“We hope more people will join us in making our food safer,” said Dault, heading up the San Mateo County's 2012 CA Label GMOs Ballot Initiative Campaign.

To find out more information, visit http://www.labelgmos.org/sfpeninsula or email sfpeninsulalabelgmos@gmail.com.

How will you vote on Prop 37? Tell us in the comments!

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Edward sawacki October 05, 2012 at 03:13 PM
My wife and I also support yes on 37!
Geo Kitta October 05, 2012 at 05:33 PM
The only thing you need to know about why you will vote yes on prop 37 is that Monsanto is against it.
Senor Gigante October 05, 2012 at 11:51 PM
Guess my NO vote will cancel one of you out. Oh, well. I just don't want another proposition that is really another attorney full employment act in disguise.
Joe Capote October 06, 2012 at 11:09 PM
There is too much inconsistency about the proposition to make me comfortable. Cow's milk has no labeling requirements, yet soy milk does. Meat for human consumption requires no labeling while meat for dog consumption does. Food from a restaurant is OK with no labeling yet food from a store requires labeling. The proposition was written by an attorney (James Wheaton of Berkeley) who made a career of lawsuits from Prop. 65. Califonians Against Lawsuit Abuse also opposes this one. I'm not yet convinced this is the right approach.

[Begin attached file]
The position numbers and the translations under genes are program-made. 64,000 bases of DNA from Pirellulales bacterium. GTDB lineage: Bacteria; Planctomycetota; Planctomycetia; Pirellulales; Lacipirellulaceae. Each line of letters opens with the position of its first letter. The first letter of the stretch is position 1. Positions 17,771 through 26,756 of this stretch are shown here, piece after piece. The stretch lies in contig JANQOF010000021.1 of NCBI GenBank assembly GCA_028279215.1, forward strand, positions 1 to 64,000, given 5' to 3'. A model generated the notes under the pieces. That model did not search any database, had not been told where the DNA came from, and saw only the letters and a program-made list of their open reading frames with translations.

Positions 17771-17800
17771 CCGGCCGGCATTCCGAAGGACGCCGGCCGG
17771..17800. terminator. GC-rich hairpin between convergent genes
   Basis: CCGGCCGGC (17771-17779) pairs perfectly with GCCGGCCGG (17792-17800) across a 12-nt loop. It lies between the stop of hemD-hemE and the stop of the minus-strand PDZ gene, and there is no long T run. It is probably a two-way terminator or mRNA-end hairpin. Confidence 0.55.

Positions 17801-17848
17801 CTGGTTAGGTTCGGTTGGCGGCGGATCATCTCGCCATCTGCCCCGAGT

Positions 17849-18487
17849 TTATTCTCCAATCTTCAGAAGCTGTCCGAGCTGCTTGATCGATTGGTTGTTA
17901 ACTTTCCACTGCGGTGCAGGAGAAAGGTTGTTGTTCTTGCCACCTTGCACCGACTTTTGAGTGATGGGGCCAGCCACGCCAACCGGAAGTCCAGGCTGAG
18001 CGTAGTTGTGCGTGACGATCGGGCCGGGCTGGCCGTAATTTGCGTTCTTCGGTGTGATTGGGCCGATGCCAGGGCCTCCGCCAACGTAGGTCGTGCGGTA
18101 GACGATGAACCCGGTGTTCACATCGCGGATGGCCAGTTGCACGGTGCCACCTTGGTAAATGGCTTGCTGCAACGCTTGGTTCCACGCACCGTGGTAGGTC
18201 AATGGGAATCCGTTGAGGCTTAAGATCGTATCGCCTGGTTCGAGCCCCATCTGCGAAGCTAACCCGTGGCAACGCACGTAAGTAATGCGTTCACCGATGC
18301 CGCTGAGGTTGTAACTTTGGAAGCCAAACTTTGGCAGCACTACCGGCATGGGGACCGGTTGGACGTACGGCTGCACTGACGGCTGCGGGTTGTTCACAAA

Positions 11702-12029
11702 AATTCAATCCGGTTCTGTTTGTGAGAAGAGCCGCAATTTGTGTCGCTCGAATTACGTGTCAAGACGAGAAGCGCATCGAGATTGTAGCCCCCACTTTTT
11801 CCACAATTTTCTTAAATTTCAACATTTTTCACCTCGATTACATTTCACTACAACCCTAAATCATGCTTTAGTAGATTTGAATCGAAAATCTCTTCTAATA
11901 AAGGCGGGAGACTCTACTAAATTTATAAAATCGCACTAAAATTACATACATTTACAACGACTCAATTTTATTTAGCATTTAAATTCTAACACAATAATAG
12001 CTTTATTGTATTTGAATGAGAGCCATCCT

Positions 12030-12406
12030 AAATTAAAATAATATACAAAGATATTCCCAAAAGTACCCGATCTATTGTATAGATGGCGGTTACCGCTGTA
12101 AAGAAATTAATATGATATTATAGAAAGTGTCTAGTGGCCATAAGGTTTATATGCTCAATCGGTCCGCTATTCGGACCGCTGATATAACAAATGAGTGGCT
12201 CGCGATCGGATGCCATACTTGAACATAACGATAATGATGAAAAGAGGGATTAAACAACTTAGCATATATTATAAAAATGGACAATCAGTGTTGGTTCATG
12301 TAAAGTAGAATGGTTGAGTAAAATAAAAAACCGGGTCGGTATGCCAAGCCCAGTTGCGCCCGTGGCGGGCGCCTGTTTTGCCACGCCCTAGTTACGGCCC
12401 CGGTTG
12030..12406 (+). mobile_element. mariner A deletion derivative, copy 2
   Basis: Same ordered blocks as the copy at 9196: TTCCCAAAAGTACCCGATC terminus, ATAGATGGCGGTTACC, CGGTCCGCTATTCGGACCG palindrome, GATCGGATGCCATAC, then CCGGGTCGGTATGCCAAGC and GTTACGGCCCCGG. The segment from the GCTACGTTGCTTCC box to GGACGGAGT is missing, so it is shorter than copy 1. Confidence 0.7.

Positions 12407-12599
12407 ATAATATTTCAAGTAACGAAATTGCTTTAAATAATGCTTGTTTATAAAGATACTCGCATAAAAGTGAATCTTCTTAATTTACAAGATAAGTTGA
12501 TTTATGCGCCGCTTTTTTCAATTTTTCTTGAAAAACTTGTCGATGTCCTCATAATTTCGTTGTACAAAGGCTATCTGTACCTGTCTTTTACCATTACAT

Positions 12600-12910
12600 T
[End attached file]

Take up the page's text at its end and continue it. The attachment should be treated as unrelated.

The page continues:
Jo Tog October 08, 2012 at 07:18 PM
This is another prop that targets bankrupting america and her corporations and business's. I ate a fly once. I did not know I did until someone had to point it out to me. Never hurt me. I never got sick from it. Wake Up!
hutch November 06, 2012 at 03:27 AM
I suggest you read some of the facts before you believe the hype. SF Chronicle says no on 37 "encourages lawsuites" http://www.sfgate.com/default/article/Prop-37-is-not-answer-on-food-labeling-3882454.php SJ Mercury No on 37 "bad drafting" http://www.mercurynews.com/opinion/ci_21708019/mercury-news-editorial-no-on-prop-37 Oakland Tribune No on 37 "unworkable" http://www.insidebayarea.com/opinion/ci_21328468/ Sacramento Bee No on 37 "shouldn't be on the ballot" http://www.sacbee.com/2012/09/16/4822220/prop-37-is-a-sour-plan-for-food.html LA Times says no on 37 "sloppily written" http://www.latimes.com/news/opinion/endorsements/la-ed-end-prop37-20121004,0,2668604.story